SACI’s Body Archives class recently visited to the extraordinary 19th century collections of the University of Florence Anatomical Museum consisting of normal and pathological anatomy at Careggi Hospital, the primary hospital in Florence, Italy. This collection is not normally visited by most museum-goers. SACI students were able to see preserved specimens and curious anatomical forms used for medical studies. Please note: some of the images below may not be appropriate for sensitive viewers.
The origin of the collections in the University of Florence Anatomical Museum dates back to the Physiological Cabinet, opened in 1869 and annexed to the Hospital of Santa Maria Nuova. In 1936 the Cabinet was moved to its present site, in the hospital complex of Careggi. Today the Museum is managed by the Department of Anatomy, Histology and Forensic Medicine, established in 1999 under its present name.
The museum’s collections are divided into four sections: the osteological collection, the anatomical organic preparations, the waxworks section and the anatomical instrumentarium section. The objects in the osteological collection, dating from the late 19th and early 20th centuries, are displayed in fourteen showcases and described in a handwritten catalogue. In addition, there are fully assembled skeletons dating from the end of the 18th century. The collection of anatomical specimens, enlarged over the course of time, comes from the Physiological Museum of the Royal Institute of Higher Studies. Of special interest is the series of specimens prepared by Filippo Pacini, Paolo Mascagni and Luigi Paganucci. One section is dedicated to the “petrified” objects of Girolamo Segato. The waxworks collection contains anatomical wax figures and plaster casts. Noteworthy is the original wax model of the corpuscles sensitive to touch, called “tactile ganglions”, commissioned by their discoverer, Filippo Pacini, in 1863 of Remigio Rei, the wax modeller of the Specola school. In the anatomical instruments section are drawers containing instruments used for surgery and dissection. Some of the objects in the Museum are still used today in the Department’s teaching activity.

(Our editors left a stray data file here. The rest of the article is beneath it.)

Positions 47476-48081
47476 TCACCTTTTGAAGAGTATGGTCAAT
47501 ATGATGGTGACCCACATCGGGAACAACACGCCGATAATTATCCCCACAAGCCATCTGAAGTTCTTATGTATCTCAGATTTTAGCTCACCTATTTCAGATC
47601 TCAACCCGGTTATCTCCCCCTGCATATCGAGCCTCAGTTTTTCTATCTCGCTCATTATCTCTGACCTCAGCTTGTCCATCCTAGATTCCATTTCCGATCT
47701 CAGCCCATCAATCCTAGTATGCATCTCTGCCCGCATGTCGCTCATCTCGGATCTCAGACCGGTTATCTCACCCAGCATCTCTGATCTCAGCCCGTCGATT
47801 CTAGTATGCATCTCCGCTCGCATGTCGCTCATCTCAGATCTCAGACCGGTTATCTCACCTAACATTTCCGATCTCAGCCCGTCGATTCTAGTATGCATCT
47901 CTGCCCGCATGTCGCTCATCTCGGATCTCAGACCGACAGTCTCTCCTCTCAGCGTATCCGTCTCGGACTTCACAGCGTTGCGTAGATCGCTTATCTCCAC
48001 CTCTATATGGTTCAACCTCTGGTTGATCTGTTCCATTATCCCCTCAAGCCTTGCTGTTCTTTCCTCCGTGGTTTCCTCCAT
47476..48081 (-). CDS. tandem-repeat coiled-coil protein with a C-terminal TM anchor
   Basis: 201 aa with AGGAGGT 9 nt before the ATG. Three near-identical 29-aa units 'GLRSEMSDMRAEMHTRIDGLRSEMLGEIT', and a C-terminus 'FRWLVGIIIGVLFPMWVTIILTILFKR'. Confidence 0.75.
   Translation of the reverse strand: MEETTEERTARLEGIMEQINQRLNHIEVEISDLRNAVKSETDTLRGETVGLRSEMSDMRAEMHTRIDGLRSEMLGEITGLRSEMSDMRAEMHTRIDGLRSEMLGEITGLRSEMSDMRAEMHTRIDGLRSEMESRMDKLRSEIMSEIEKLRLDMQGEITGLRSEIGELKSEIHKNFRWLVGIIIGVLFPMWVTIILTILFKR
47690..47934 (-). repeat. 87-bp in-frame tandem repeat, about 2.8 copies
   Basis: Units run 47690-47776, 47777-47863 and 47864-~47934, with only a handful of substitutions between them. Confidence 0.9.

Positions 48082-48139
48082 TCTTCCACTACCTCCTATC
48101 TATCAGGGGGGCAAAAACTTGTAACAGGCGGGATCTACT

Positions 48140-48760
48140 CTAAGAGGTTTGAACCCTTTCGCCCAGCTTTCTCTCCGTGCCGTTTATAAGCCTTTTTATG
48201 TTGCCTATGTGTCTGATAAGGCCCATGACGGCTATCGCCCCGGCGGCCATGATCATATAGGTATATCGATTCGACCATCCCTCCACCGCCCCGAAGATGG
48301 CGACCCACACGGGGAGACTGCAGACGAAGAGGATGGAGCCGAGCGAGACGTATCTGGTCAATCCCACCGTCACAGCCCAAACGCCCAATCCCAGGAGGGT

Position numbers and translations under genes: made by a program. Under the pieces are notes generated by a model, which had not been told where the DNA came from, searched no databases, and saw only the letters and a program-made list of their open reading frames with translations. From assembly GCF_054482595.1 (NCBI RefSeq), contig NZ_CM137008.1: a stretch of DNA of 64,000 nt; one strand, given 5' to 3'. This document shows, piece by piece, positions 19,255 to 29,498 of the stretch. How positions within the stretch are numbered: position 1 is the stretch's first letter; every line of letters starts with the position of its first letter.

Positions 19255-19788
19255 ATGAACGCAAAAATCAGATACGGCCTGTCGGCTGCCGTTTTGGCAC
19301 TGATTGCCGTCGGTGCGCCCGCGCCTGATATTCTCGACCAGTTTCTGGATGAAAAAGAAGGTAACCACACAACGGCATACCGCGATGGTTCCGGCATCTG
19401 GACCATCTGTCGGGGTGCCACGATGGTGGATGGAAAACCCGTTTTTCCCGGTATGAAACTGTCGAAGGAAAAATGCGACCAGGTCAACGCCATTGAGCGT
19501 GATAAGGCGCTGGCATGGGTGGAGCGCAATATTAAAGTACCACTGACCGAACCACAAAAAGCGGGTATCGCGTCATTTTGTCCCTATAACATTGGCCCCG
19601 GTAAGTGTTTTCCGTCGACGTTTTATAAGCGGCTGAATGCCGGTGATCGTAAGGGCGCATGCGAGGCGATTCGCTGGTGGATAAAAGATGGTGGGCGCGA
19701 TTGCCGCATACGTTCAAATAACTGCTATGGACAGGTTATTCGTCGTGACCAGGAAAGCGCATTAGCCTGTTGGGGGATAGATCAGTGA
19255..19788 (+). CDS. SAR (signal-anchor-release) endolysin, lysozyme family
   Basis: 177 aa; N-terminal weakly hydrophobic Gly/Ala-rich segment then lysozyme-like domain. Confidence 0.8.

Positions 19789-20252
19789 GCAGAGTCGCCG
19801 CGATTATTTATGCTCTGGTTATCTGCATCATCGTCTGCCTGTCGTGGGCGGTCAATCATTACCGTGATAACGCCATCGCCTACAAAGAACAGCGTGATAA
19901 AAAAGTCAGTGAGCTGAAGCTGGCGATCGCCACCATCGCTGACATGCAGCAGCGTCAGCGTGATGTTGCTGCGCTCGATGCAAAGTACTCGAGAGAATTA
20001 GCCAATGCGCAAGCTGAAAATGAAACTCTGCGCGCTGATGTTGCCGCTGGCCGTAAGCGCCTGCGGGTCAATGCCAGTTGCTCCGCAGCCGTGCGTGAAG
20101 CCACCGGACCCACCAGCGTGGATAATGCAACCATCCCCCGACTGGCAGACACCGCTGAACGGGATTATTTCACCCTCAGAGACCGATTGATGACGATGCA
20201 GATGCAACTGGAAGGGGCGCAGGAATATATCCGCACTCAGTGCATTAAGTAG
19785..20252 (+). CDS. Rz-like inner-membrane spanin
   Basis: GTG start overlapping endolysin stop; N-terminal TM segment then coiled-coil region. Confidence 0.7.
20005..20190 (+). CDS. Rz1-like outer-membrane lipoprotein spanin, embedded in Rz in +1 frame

The Department’s library possesses a notable heritage of ancient books, including rare sixteenth-century editions, precious editions from the 17th century, the catalogue compiled by Pacini near the middle of the 19th century, and another anonymous catalogue from the 20th century.
For more images of SACI’s visit, see the Body Archives Facebook album. Please note: some of the images below may not be appropriate for sensitive viewers.